New Israeli Law Bans Underweight Models In AdvertsAs reported by The Daily Telegraph, Israel has recently enacted a law by which models working in the country must submit medical certification stating that they're not malnourished. Guidelines for determining malnutrition were adopted from Body Mass Index (BMI) standards established by the World Health Organization (WHO). In addition, ads for the local market must have a disclaimer in cases where the model was digitally altered to appear thinner. This law won't impact foreign publications sold in Israel.
Other countries have tackled this issue before. A variety of designers have approached this issue in different ways (see here for one example) for close to a decade. In addition, fashion industry groups, such as the Council of Fashion Designers of America (CFDA) in the United States, have adopted guidelines to address anorexia and other health issues that affect fashion models. This appears to be a new milestone, in that a country has enacted explicit legislation around this issue. In effect, it's attempting to regulate an industry that has up until this point largely policed itself.
Marc Jacobs Doesn't Pay His Models, Says ModelThis one's been brewing online for a while now, as it's a story that broke shortly after New York's Fashion Week in February. According to the piece at Jezebel.com one young model, who was 16 at the time, worked over 30 hours and wasn't paid for her efforts. What she ultimately received in terms of compensation was "trade," meaning clothing and accessories from Marc Jacobs.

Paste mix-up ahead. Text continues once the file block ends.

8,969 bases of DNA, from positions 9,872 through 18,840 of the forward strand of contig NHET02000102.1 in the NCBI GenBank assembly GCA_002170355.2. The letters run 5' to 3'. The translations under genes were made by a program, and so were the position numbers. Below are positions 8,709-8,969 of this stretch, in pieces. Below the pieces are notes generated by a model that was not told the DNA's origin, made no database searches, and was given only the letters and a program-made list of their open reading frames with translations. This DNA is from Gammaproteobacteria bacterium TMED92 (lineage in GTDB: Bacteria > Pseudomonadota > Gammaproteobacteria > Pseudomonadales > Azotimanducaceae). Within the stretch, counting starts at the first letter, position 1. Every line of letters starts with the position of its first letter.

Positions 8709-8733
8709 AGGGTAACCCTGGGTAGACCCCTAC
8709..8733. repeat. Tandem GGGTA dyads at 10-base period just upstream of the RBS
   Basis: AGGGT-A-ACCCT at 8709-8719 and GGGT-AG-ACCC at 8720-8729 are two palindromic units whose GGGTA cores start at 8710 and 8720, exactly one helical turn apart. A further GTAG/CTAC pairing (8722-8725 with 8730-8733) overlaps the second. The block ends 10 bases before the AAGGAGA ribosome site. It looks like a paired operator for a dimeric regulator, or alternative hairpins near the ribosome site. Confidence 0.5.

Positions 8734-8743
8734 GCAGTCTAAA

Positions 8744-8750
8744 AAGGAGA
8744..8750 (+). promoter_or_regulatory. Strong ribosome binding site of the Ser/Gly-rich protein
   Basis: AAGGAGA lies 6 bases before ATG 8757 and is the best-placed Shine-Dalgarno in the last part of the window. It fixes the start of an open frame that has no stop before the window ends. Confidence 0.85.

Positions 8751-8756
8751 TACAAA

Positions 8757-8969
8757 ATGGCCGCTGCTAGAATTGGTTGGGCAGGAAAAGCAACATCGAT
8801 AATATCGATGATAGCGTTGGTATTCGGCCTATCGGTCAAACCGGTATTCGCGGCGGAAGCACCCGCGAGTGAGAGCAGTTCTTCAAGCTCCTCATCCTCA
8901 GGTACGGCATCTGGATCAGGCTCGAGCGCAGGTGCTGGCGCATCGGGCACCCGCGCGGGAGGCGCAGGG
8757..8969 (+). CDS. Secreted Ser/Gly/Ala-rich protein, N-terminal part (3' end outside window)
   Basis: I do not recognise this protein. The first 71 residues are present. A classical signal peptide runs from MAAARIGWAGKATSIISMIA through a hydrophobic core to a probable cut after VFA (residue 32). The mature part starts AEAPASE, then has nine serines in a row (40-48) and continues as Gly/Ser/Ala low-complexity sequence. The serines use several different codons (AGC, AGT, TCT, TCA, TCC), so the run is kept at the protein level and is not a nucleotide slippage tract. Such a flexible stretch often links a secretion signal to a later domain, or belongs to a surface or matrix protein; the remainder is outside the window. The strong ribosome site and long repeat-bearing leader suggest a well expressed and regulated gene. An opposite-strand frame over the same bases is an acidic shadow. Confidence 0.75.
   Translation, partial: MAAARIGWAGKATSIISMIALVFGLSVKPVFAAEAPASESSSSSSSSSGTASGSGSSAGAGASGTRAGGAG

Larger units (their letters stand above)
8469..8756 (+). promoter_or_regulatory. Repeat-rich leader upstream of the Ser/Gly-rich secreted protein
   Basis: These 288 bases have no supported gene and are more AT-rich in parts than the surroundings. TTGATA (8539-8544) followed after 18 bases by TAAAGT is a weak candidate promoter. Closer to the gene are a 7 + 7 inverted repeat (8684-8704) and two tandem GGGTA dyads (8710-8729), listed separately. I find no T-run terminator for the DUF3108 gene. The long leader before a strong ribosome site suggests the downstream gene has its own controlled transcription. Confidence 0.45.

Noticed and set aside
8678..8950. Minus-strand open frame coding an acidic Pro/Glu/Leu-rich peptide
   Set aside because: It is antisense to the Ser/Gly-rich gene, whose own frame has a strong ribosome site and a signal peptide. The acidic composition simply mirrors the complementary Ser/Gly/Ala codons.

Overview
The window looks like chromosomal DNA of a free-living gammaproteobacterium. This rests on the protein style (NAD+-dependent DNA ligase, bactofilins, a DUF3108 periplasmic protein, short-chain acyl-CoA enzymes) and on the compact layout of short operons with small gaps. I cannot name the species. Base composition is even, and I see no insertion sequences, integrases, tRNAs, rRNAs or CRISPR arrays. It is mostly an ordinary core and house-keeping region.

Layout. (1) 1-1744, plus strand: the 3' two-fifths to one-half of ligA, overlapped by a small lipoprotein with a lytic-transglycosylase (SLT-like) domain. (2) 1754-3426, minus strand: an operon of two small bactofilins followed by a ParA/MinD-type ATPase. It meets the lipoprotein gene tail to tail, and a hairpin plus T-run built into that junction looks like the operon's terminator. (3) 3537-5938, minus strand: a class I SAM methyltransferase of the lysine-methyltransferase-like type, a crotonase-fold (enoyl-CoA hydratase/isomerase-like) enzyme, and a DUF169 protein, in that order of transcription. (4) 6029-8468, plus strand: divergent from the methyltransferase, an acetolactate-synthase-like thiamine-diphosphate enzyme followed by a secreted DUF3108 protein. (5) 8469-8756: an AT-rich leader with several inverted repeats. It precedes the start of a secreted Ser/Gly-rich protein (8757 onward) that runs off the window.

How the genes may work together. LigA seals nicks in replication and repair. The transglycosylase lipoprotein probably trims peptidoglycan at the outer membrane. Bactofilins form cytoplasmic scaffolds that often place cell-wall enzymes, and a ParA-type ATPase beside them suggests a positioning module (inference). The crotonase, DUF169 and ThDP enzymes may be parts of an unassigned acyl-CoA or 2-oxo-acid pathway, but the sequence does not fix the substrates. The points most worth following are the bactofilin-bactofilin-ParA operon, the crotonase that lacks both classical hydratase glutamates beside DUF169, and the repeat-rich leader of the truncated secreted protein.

It's unclear if there's any documentation--from the model's agency or from Marc Jacobs--which explicitly outlines the terms and conditions of her service as a model. This wasn't an unpaid internship, which is a different type of work relationship. Nor was she compensated for her services through her modeling agency. It appears that the unspoken rules of this scenario are that this work is about exposure, not performing a paid service.
From a legal standpoint this is a grey area that needs exploring. According to the Fair Labor Standards Act (FLSA), which is a Federal law, as a 16 year old she may be employed for unlimited hours in an occupation. However, New York State has specific regulations for child models. In it there's the following statement: